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An Introduction To Non-aristotelian Systems And General Semantics.

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part of the nervous system is in nervous connection with every other part, directly or indirectly. This is illustrated by the way in which the digestive functions (which normally are quite autonomous, the nervous control not going beyond the sympathetic system, . . . ) may be disturbed by mental processes whose primary seat may be in the association centers of the cerebral cortex; and also by the way in which strychnin-poisoning seems to lower the neural resistance everywhere, so that a very slight stimulus may serve to throw the whole body into convulsions. . . .
'Our picture of the reflex act in a higher animal will, then, include a view of the whole nervous system in a state of neural tension. The stimulus disturbs the equilibrium at a definite point (the receptor), and the wave of nervous discharge thus set up irradiates through the complex lines determined by the neural connections of the receptor. If the stimulus is weak and the reflex path is simple and well insulated, a simple response may follow immediately. Under other conditions the nervous discharge may be inhibited before it reaches any effector, or it may irradiate widely, producing a very complex reflex pattern. . . .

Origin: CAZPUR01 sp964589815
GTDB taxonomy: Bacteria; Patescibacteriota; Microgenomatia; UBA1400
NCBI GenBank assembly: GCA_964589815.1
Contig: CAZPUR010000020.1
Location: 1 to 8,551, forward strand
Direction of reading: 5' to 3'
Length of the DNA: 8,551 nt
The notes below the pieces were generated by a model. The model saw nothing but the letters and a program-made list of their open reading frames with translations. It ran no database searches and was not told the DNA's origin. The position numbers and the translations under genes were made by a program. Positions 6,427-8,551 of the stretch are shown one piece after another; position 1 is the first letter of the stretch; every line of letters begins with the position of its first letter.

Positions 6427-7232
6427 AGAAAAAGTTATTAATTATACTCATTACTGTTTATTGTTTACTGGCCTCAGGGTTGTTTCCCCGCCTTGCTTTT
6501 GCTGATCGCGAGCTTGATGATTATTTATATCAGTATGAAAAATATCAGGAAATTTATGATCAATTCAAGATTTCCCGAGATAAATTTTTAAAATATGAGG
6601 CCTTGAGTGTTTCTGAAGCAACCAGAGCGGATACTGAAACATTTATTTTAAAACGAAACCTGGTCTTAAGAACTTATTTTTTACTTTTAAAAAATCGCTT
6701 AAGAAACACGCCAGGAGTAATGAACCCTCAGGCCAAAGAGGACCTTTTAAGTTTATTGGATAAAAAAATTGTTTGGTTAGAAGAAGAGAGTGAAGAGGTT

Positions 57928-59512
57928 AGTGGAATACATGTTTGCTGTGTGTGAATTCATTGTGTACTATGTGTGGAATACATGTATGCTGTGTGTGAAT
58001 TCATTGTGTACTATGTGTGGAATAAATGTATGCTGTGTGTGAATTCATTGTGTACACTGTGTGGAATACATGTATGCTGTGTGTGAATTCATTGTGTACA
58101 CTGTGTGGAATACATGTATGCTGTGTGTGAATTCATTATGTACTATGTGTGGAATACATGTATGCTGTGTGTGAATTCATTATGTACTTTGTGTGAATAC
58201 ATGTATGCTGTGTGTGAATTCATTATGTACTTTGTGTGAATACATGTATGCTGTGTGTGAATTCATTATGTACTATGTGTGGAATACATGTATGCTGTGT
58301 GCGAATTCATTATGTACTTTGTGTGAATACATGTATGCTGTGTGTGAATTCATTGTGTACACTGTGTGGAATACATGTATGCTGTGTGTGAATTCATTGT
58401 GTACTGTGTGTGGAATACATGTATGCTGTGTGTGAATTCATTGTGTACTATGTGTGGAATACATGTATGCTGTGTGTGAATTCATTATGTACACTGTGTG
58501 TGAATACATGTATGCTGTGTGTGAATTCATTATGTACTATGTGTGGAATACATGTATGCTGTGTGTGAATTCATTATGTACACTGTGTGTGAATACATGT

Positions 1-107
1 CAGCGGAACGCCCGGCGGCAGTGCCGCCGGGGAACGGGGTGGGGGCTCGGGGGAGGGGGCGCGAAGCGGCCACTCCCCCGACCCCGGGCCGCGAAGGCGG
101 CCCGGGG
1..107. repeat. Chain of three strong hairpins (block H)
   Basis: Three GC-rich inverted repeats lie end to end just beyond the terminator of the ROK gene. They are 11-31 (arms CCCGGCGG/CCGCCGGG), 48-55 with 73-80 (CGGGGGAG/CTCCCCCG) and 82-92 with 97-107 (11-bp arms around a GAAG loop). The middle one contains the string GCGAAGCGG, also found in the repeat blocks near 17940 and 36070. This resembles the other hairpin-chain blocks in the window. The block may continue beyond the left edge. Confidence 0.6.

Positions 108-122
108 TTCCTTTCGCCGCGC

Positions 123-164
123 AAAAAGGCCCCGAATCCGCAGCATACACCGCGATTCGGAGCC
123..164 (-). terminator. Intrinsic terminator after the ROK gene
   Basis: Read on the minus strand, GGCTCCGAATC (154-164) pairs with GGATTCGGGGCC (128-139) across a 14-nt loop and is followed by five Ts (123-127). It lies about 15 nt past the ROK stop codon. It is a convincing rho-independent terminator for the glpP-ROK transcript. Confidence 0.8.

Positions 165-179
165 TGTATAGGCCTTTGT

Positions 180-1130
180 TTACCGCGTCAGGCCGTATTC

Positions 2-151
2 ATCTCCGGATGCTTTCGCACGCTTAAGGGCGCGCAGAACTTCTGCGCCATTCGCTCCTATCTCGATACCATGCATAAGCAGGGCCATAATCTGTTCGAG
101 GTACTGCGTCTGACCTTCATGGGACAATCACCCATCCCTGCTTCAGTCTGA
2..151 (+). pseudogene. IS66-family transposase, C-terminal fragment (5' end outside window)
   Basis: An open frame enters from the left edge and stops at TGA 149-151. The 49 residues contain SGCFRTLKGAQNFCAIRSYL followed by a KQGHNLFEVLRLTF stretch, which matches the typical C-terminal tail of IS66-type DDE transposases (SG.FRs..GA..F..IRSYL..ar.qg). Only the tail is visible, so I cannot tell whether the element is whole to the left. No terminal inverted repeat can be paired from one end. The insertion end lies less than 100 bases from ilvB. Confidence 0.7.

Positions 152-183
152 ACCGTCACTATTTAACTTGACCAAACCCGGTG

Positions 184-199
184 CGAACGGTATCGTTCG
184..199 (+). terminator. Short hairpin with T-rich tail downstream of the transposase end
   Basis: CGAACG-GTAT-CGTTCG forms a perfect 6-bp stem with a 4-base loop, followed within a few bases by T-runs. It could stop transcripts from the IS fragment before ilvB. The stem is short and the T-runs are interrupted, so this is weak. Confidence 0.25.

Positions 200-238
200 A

'The mechanism of the reflex should not be regarded as an open channel through which energy admitted at the receptive end-organ is transmitted to be discharged into the effector organ. It is rather a complex apparatus, containing reserves of potential energy which can be released upon the application of an adequate stimulus in accordance with a pattern determined by the inherent structure of the apparatus itself. In other words, the nervous discharge [italics of Professor Herrick] is not a mere transmission of the energy of the stimulus, but it implies active consumption of material and release of energy {metabolism) within both the nerve centers and the nerve-fibers. The energy acting upon the effector organ may, therefore, be different in both kind and amount from that applied to the receptive end-organ. The response likewise involves the liberation of the latent energy of the effector (muscle or gland), the nervous impulse serving merely to release the trigger which discharges this reserve energy.'
It is necessary to warn the reader that the human nervous system is structurally of inconceivable complexity. It is estimated that there are in the human brain about twelve thousand millions of nerve cells or neurons, and more than half of these afe in the cerebral cortex. Most probably, the majority of the neurons of the cerebral cortex are directly or indirectly connected with every cortical field. Were we to consider a million cortical nerve cells connected one with another in groups of only two neurons each, and compute the possible combinations, we would find the number of possible interneuronic connection-patterns to be repre-